Enid Lake

Published 12:00 am Friday, March 9, 2012

ATV future riding privileges at stake at Enid Lake

By Enid Lake Park Rangers

Volunteers Clean Enid Lake  

 The Enid Lake Volunteers for Waste Management and the U.S. Army Corps of Engineers at Enid Lake conducted their 9th Annual Enid Lake Clean Up Day Saturday, February 25.

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Employees from the U.S. Army Corps of Engineers and Ferguson & Williams Inc. teamed up with 216 volunteers to clean and enhance Enid Lake’s shoreline and roadways and sustain Enid Lake’s beauty. A total of 50 compacted cubic yards of trash and debris along with 40 tires were picked up from Enid Lake’s roadways and shoreline.

The morning’s clean up was followed by a lunch prepared by volunteers, raffle drawings, and awarding of door prizes.

The U.S. Army Corps of Engineers thanks all volunteers who participated in the 2012 Clean Up Day, the many merchants who donated door prizes, and those who made cash contributions to the volunteer organization. Without the volunteers and generous merchants this event would not be possible. Enid Lake would also like to thank the Enid Lake Volunteers for Waste Management for their hard work and dedication in coordinating and planning a great event for a great cause.

ATV’s and the Great Outdoors

Over the past several years, the recreational sport of All Terrain Vehicle (ATV) riding has become increasingly popular at Enid Lake.  The numerous acres of mudflats and miles of shoreline during low lake levels provide great riding opportunities for ATV enthusiasts.  

However, the increased ATV traffic has prompted the Enid Lake Staff to institute an educational campaign to remind users of the safety and environmental concerns associated with ATV usage.   

Individuals and members of riding clubs are encouraged to participate in Tread Lightly!, Inc. which is an educational program dedicated to increasing the public’s awareness of how to enjoy the great outdoors while minimizing the impacts of recreational use.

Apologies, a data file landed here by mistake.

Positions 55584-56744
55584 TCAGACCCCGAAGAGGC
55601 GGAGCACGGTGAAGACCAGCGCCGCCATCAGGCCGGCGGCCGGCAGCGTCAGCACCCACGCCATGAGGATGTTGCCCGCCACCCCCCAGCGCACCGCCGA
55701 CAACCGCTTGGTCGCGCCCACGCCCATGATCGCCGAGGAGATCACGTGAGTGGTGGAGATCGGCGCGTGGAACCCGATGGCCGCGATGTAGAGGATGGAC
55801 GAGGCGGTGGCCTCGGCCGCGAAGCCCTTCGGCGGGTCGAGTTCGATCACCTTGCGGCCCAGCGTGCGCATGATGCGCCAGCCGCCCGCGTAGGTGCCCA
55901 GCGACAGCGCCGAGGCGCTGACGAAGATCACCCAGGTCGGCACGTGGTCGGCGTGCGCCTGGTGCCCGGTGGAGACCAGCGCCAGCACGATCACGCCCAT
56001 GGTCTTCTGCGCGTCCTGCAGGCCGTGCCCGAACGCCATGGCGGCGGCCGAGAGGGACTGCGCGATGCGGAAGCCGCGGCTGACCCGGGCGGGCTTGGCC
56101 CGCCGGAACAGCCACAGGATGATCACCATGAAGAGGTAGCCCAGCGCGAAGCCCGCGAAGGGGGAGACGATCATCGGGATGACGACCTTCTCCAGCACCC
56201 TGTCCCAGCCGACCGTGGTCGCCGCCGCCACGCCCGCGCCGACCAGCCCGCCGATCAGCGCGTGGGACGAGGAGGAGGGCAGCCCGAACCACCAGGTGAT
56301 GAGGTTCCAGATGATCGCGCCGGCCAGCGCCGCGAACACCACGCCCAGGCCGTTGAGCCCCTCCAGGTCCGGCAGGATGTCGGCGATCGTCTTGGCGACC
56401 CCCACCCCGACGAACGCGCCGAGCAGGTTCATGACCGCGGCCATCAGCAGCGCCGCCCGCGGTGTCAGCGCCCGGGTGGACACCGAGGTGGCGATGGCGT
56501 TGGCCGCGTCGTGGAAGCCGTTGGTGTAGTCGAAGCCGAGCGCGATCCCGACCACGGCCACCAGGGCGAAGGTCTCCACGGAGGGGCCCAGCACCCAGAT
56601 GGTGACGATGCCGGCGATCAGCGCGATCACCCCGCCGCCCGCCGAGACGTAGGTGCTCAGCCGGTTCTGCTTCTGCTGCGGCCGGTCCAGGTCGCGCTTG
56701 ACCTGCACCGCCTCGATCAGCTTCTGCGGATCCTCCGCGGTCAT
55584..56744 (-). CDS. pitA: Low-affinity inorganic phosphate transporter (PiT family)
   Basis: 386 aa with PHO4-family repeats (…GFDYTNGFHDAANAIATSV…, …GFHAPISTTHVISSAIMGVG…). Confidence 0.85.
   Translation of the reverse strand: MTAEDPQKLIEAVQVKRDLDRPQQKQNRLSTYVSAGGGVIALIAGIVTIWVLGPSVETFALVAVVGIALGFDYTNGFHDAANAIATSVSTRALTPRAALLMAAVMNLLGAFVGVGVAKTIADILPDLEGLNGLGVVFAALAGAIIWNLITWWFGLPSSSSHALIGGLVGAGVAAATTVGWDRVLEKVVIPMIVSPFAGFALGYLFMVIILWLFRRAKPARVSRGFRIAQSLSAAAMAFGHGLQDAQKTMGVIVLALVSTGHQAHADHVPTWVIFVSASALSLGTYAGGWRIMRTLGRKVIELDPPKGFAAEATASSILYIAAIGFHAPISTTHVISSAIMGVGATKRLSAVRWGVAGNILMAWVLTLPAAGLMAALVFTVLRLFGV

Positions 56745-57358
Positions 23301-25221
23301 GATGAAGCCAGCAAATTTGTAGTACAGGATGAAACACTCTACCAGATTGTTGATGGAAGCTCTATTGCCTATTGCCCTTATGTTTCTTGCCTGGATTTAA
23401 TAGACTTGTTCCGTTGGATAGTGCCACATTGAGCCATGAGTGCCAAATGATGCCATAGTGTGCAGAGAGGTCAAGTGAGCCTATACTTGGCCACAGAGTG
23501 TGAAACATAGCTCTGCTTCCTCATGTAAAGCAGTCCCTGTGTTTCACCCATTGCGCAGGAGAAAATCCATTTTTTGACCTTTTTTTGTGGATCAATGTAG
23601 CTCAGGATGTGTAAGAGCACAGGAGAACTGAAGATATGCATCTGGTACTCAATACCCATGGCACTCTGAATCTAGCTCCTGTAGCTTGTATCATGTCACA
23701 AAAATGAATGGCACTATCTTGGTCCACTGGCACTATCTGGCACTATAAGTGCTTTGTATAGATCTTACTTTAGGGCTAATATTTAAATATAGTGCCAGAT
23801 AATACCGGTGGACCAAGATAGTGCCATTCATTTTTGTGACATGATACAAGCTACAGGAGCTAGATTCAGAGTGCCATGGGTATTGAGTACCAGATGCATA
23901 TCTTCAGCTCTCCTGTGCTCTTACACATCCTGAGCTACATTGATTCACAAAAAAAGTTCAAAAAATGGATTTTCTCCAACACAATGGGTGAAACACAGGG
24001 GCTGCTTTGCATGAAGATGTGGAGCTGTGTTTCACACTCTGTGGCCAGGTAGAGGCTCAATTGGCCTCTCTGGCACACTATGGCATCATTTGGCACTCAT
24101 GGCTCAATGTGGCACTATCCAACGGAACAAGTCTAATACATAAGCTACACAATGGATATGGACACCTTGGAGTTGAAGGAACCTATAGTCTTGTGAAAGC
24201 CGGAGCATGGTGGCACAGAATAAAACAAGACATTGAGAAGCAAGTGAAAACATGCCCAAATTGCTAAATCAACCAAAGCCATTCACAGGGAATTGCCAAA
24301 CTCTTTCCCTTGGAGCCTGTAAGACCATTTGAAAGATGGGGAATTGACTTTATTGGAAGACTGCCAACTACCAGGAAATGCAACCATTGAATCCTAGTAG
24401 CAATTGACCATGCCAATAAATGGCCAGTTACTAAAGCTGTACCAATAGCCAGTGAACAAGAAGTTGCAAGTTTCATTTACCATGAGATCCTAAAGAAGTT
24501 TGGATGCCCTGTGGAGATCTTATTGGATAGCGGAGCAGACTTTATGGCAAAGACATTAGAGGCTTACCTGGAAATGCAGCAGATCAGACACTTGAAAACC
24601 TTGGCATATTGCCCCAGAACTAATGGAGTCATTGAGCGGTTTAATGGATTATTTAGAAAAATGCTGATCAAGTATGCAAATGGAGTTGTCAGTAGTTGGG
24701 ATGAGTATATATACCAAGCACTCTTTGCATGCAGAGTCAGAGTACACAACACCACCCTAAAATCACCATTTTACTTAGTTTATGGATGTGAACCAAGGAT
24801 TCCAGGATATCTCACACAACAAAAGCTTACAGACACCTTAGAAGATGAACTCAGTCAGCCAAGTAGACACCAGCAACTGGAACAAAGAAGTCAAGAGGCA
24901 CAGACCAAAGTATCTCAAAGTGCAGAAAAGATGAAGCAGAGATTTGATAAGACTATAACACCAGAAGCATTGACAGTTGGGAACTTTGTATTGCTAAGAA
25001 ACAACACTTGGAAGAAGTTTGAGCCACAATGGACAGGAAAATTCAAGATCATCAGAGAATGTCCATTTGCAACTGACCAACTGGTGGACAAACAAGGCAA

It is imperative that riders practice safety and follow all rules and regulations, while riding or using ATVs for recreational or work-related purposes at Enid Lake.  

According to Code of Federal Regulations (CFR) Title 36, it is unlawful to operate an ATV in a careless, negligent or reckless manner.

“SKIMMING”, which is motoring an ATV to a high rate of speed, and hydroplaning across water, is a violation of CFR Title 36.  Operators who refuse to follow established rules and regulations will be cited and subject to pay all fines, appear before a Federal Magistrate or suffer banishment from Enid Lake or a combination of any of the above.  Strict enforcement of all rules and regulations is intended to provide a safe environment for ATV operation.

Even though ATVs are fun and exciting to ride and are very helpful pieces of equipment for many workers on the job, they are and can be extremely dangerous when operated incorrectly. Over the past few weekends at Enid Lake there have been several ATV accidents with operators sustaining serious injuries.